New asylum inmate, R. P. McMurphy, is placed under the watchful eye of Nurse Ratched. Tensions mount as he gains the allegiance of his fellow patients, leading to the play’s shattering conclusion.

“The Seafarer”

November 12 – 15 & 19 – 21, 2009, Creole Gallery – 1218 Turner St, Old Town Lansing

A play about alcoholism, redemption, and family ties, the Seafarer follows James “Sharkey” Harkin and his friends as they sort through life’s ups and downs during the holiday season.

“The Bremen Town Musicians”

November 27-29 & December 4-6, 2009, Riverwalk Theatre Mainstage

A family friendly show about animals looking to live the good life and be musicians.

HEARD

Bowling for Soup

November 15, Small Planet, 7pm

An indie-punk rock group best known for the songs “1985” and “Girl all the Bad Guys Want.”

The Macpodz

November 19, Mac’s Bar

An Ann Arbor jazz group that mixes big band sounds with more modern jazz techniques.

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The Theater Underground

The Theater Underground

When most people talk about the Lansing theater scene, they mention the BoarsHead Theatre, Williamston Theatre and the Lansing Civic Players. Featuring shows like The Glass Menagerie and Fiddler on the Roof, these crowd pleasing subscription house theaters enjoy a place of popularity among the Lansing theater community.

But what about the other theaters in Lansing? Do the names Peppermint Creek, Sunsets with Shakespeare, and Icarus Falling ring a bell? These Lansing community theaters, while they may not have the same prestige as some of the city’s larger equity venues, are hidden gems. They usually offer cheaper prices and are able to push the boundaries of theater in a way that many mainstream theaters cannot. I recently sat down to talk to the actors, the directors and the owners of some of Lansing’s more obscure play houses to find out just what’s up with Lansing’s underground theater scene.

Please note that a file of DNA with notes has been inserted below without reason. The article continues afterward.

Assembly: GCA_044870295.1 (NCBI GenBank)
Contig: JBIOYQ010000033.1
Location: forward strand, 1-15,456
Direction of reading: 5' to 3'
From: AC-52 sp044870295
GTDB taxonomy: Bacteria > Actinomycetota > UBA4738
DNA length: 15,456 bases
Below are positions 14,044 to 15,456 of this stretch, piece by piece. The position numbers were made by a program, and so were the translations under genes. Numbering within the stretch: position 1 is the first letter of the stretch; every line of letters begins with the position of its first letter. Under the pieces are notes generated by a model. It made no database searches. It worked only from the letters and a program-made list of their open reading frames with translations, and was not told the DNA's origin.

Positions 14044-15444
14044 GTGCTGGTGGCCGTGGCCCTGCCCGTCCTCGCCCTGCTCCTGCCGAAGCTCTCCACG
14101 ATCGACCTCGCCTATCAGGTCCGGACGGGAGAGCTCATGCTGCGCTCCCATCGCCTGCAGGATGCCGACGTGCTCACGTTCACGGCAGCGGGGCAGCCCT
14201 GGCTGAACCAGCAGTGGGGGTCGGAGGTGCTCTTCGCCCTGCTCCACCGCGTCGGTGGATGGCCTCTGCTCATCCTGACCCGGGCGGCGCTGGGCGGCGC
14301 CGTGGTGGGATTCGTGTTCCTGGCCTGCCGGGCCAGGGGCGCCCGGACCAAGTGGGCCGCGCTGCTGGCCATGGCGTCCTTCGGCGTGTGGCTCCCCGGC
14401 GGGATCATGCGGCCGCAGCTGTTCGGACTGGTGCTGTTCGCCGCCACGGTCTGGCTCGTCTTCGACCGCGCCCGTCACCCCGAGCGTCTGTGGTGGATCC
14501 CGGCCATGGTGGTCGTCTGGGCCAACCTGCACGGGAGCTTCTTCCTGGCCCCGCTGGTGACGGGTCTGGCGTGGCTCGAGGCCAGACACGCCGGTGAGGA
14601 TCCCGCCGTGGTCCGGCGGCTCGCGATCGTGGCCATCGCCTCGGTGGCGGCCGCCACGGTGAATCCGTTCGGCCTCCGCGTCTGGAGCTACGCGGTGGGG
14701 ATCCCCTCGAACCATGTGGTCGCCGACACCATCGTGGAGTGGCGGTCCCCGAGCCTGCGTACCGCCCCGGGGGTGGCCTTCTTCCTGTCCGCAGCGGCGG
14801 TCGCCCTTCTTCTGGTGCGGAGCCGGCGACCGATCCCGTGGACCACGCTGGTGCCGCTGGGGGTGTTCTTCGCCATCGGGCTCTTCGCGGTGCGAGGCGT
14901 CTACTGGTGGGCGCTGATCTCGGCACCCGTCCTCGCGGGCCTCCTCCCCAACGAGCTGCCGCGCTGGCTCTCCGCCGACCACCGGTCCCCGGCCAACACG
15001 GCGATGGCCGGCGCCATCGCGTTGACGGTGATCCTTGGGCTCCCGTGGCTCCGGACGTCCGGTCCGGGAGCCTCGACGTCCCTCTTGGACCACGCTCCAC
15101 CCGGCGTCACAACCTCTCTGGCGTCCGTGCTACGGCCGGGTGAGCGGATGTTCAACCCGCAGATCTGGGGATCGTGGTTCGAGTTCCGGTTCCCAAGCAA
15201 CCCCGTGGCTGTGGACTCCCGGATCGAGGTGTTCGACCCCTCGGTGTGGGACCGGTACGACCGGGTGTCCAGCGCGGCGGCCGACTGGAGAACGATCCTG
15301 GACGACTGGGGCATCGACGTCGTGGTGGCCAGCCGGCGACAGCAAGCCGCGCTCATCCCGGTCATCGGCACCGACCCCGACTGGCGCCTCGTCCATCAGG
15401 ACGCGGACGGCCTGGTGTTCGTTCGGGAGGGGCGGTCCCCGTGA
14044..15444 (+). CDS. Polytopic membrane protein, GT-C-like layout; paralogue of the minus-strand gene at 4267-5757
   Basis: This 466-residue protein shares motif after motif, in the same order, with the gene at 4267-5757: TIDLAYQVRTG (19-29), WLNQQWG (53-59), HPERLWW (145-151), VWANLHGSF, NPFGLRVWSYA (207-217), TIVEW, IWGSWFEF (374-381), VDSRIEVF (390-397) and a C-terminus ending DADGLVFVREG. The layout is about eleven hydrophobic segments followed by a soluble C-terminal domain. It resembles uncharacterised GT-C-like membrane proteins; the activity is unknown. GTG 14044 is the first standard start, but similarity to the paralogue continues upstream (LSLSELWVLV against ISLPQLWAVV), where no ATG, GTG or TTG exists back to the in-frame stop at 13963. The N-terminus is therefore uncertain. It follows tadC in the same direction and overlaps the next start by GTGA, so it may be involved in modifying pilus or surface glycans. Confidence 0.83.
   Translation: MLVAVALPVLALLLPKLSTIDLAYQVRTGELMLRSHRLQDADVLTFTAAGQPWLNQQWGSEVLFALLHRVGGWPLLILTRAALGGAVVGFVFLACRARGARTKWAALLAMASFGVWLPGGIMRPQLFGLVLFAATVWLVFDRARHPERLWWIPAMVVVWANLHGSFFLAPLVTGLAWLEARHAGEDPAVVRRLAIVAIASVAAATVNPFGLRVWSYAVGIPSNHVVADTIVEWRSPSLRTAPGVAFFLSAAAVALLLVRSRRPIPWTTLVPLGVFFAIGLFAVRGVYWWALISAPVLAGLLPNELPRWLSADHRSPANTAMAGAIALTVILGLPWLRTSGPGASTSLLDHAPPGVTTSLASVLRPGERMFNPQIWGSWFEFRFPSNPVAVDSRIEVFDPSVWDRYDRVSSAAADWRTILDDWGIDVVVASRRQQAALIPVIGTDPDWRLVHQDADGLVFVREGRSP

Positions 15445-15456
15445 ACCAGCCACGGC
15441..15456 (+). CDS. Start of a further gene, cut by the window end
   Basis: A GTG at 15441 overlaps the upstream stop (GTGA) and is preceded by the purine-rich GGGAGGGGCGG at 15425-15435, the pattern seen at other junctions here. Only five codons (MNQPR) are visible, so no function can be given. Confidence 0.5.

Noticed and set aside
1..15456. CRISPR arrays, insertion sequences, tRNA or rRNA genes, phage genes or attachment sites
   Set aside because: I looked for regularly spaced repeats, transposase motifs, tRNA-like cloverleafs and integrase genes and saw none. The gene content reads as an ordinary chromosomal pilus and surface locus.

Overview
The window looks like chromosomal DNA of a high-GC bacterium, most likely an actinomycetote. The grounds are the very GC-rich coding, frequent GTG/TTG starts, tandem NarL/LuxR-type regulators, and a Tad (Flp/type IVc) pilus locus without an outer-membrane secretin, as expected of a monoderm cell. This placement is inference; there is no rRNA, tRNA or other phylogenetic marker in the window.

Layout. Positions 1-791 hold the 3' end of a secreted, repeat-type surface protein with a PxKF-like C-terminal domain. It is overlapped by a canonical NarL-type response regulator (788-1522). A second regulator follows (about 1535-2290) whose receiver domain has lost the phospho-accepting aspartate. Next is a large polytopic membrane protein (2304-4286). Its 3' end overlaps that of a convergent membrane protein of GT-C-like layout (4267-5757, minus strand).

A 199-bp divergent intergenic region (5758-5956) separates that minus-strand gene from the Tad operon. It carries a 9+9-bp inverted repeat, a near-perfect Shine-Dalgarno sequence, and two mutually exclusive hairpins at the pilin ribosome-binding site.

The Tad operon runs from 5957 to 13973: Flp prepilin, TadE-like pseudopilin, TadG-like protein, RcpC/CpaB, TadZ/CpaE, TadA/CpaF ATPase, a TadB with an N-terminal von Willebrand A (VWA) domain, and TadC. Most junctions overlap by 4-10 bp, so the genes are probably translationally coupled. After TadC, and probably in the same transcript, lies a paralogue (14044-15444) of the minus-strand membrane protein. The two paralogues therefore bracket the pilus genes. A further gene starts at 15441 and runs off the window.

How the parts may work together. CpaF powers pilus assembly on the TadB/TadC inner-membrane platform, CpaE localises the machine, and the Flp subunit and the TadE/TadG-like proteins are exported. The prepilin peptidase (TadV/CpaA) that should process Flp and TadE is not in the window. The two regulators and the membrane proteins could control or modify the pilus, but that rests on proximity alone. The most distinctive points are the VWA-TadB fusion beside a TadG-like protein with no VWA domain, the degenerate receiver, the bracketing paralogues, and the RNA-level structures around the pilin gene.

Left of Center: Peppermint Creek Theatre

The Cast of Peppermint Creek's Dog Sees God. (Toby Hemker)Peppermint Creek is perhaps one of the newest theaters in Lansing. Founded in 1995 by Chad Badgero, the company is beginning to make a name for itself as a “fresh and vital performing arts group” that takes chances and believes in the power of performance.

Lela Ivey, a guest lecturer for the theater department at MSU and a former director for Peppermint Creek, describes the company’s past seasons as left of center and alternative. “But I don’t think [Chad] deliberately goes out and looks for stuff that is alternative or dark or whatever. He looks for pieces that he connects to and that he’s not straitjacketed in to having to please somebody,” Ivey said.

Ivey also said it is Peppermint Creeks left-of-center, thought provoking productions that set the theater apart. “You know what the problem is when you get a Williamston and a BoarsHead, is they’re all subscription houses and they have to please their audience. So if they start, you know, trippin’ over to the dark side there going to have a lot of unhappy subscribers and board members,” Ivey said. “It makes you [wonder], is a theater’s responsibility to keep their audience happy and feeling good at the expense of making them think, and possibly making them uncomfortable while they do it?”

The cast of Peppermint Creek Theater's Dog Sees God. (Toby Hemker)But there is more to Peppermint Creek productions than just making the audience think. The shows themselves are deliberately picked to send a message and start a dialogue in the Lansing community.